In October 2020, the FBI and two federal agencies issued a joint warning of “an increased and imminent cybercrime threat” to hospitals and healthcare providers in the US. The method of the attack was Ryuk – a particular strain of ransomware. The program scrambles a target’s data and renders it unreadable until a ransom is paid. The warning came a month after a ransomware attack on Universal Health Services and its 250 facilities. As the world’s been grappling with the global coronavirus pandemic, the frequency of ransomware attacks has increased, impacting the quality of patient care and putting people’s lives in even more danger.
So, today, let’s discuss ransomware: what it is, how to minimize the risk of your organization’s data being held hostage, and what you should do in the event of a successful attack.
What a ransomware attack looks like
Ransomware is a type of malware, a malicious piece of software, designed to gain access to data and remove the data owner’s access to it.
Basic ransomware removes the owners’ and users’ access to data without modifying the data itself. The more advanced ransomware encrypts data, making them incomprehensible. Attackers then demand payment for the decryption key. This is known as “cryptoviral extortion.” Victims are threatened either with the destruction of data or its publication.
In 2019, the FBI’s Internet Crime Complaint Center received 2,047 complaints identified as ransomware with adjusted losses of over $8.9 million. These are just the official numbers based on voluntary complaints. The truth is that many organizations and individuals that fall victim to ransomware do not report the attacks, fearing the negative impact of making such information public will have on their revenue, clients, and reputation. Many hire private cybersecurity firms to investigate the attack or negotiate the payment, while others opt to make the payment to resolve the problem as quickly and quietly as possible.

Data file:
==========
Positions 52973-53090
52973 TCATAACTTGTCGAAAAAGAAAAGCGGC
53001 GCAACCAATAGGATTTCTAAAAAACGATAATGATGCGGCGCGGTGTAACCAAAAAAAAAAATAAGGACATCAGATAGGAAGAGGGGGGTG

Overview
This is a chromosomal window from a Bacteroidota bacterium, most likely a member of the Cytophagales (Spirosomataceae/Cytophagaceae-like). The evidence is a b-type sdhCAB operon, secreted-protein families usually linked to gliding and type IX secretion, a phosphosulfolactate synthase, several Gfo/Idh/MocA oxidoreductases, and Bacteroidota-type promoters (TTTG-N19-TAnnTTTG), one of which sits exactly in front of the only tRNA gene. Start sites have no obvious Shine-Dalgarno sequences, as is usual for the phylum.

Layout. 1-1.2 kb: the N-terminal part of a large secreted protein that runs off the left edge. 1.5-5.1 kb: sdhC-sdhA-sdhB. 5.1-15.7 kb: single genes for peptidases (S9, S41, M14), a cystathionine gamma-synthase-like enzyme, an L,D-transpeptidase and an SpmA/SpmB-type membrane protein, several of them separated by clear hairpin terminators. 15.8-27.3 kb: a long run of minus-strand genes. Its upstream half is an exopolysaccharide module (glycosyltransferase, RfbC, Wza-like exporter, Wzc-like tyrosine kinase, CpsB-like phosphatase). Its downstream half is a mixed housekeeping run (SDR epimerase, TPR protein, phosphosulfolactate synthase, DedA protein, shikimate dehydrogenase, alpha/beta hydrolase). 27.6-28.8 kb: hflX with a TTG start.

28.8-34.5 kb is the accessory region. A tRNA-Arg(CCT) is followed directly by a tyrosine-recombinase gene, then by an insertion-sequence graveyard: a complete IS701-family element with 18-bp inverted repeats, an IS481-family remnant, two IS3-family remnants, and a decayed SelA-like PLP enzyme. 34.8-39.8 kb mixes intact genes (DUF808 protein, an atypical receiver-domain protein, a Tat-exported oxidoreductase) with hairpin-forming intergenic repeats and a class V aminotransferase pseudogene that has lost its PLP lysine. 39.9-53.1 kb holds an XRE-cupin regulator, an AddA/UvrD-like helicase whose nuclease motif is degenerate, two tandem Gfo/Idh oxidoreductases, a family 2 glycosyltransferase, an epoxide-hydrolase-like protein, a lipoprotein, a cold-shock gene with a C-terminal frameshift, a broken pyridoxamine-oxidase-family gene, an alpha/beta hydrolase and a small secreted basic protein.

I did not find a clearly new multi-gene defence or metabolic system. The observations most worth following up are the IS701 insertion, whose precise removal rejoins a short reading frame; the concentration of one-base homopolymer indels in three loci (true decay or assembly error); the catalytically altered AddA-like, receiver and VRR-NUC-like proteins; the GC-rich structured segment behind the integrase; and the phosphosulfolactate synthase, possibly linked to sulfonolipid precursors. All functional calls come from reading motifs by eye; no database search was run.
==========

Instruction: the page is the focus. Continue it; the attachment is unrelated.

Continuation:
Local governments – a frequent target
44% of global ransomware attacks in 2020 targeted municipalities. 15% of the targeted municipalities paid the ransom in the average amount of $1,652,660. These numbers should serve to sound the alarm for any local and state government agency that has not made cybersecurity a top priority.
Local and state governments are going through hard times. The pandemic has put a massive strain on their already limited financial and human resources with state and local taxes declining 4.7% in 2020 with a further projected 7.5% decline in 2021.
Shelter-in-place orders have further increased the vulnerabilities of local governments with many employees working remotely, and often using not secure tools to transfer and communicate information.
Getting infected with ransomware
For a ransomware attack to succeed, the attacker needs to gain access to the system. According to Statista, spam and phishing emails are the most common delivery methods of the attack, accounting for 67%. 36% of the respondents believe the attackers successfully make it into the system due to a lack of cybersecurity training.
Embed this graph and provide the following footnote credit: https://www.statista.com/statistics/700965/leading-cause-of-ransomware-infection/
- Phishing attacks use email to trick a user into clicking on a link or an attachment. Emails are disguised to appear from a credible source – a colleague, a vendor, etc. Clicking on the link or opening the attachment then installs malware on the user’s device. Back in March of 2020, just as the pandemic was attracting global attention, hackers started using the fear of the pandemic to trick users into opening emails, and clicking on the links or downloading attachments. The message claimed to offer advice from the World Health Organization (WHO) in the form of a Word document. Once users enabled macros, their device got infected with the Trickbot malware.
- Spear phishing is a more elaborate phishing attack. It often targets a specific person or organization. The emails are highly personalized, and the attack can unfold over weeks, if not months, slowly building up trust and gaining access to more and more information. High-priority individuals are often targeted for spear phishing attacks.
- Attackers often use baiting, another form of social engineering. They dangle a “bait” in front of users to gain access to data. These attacks can be both digital (in the form of emails, text messages, and popups) and physical (in the form of a mailed or “left behind” USB drive, for example).